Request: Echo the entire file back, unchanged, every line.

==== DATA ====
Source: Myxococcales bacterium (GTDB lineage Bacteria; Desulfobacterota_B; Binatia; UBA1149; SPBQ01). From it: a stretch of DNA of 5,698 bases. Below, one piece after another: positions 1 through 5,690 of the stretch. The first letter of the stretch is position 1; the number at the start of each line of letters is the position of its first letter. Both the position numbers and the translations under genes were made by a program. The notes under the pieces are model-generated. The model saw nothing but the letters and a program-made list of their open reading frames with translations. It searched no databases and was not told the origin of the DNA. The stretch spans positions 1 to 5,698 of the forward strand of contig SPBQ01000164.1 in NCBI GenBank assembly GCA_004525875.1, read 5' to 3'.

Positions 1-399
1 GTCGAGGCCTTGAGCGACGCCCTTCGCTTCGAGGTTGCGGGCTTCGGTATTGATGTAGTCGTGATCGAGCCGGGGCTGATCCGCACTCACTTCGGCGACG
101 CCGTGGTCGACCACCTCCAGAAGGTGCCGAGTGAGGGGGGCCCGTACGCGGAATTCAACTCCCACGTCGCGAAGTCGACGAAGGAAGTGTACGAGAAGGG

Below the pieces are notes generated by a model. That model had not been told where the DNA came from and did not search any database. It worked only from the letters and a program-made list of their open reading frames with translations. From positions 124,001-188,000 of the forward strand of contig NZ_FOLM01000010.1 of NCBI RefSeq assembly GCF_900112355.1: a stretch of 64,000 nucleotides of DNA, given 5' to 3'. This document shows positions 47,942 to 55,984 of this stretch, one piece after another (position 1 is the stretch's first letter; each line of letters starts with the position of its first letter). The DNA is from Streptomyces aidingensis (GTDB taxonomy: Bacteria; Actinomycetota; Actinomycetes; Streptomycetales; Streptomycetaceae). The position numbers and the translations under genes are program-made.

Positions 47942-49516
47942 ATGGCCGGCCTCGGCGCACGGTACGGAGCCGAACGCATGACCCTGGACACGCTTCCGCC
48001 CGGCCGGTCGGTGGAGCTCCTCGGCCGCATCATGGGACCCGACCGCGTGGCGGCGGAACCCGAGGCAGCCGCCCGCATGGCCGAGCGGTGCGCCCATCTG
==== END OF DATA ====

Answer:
Source: Myxococcales bacterium (GTDB lineage Bacteria; Desulfobacterota_B; Binatia; UBA1149; SPBQ01). From it: a stretch of DNA of 5,698 bases. Below, one piece after another: positions 1 through 5,690 of the stretch. The first letter of the stretch is position 1; the number at the start of each line of letters is the position of its first letter. Both the position numbers and the translations under genes were made by a program. The notes under the pieces are model-generated. The model saw nothing but the letters and a program-made list of their open reading frames with translations. It searched no databases and was not told the origin of the DNA. The stretch spans positions 1 to 5,698 of the forward strand of contig SPBQ01000164.1 in NCBI GenBank assembly GCA_004525875.1, read 5' to 3'.

Positions 1-399
1 GTCGAGGCCTTGAGCGACGCCCTTCGCTTCGAGGTTGCGGGCTTCGGTATTGATGTAGTCGTGATCGAGCCGGGGCTGATCCGCACTCACTTCGGCGACG
101 CCGTGGTCGACCACCTCCAGAAGGTGCCGAGTGAGGGGGGCCCGTACGCGGAATTCAACTCCCACGTCGCGAAGTCGACGAAGGAAGTGTACGAGAAGGG

Below the pieces are notes generated by a model. That model had not been told where the DNA came from and did not search any database. It worked only from the letters and a program-made list of their open reading frames with translations. From positions 124,001-188,000 of the forward strand of contig NZ_FOLM01000010.1 of NCBI RefSeq assembly GCF_900112355.1: a stretch of 64,000 nucleotides of DNA, given 5' to 3'. This document shows positions 47,942 to 55,984 of this stretch, one piece after another (position 1 is the stretch's first letter; each line of letters starts with the position of its first letter). The DNA is from Streptomyces aidingensis (GTDB taxonomy: Bacteria; Actinomycetota; Actinomycetes; Streptomycetales; Streptomycetaceae). The position numbers and the translations under genes are program-made.

Positions 47942-49516
47942 ATGGCCGGCCTCGGCGCACGGTACGGAGCCGAACGCATGACCCTGGACACGCTTCCGCC
48001 CGGCCGGTCGGTGGAGCTCCTCGGCCGCATCATGGGACCCGACCGCGTGGCGGCGGAACCCGAGGCAGCCGCCCGCATGGCCGAGCGGTGCGCCCATCTG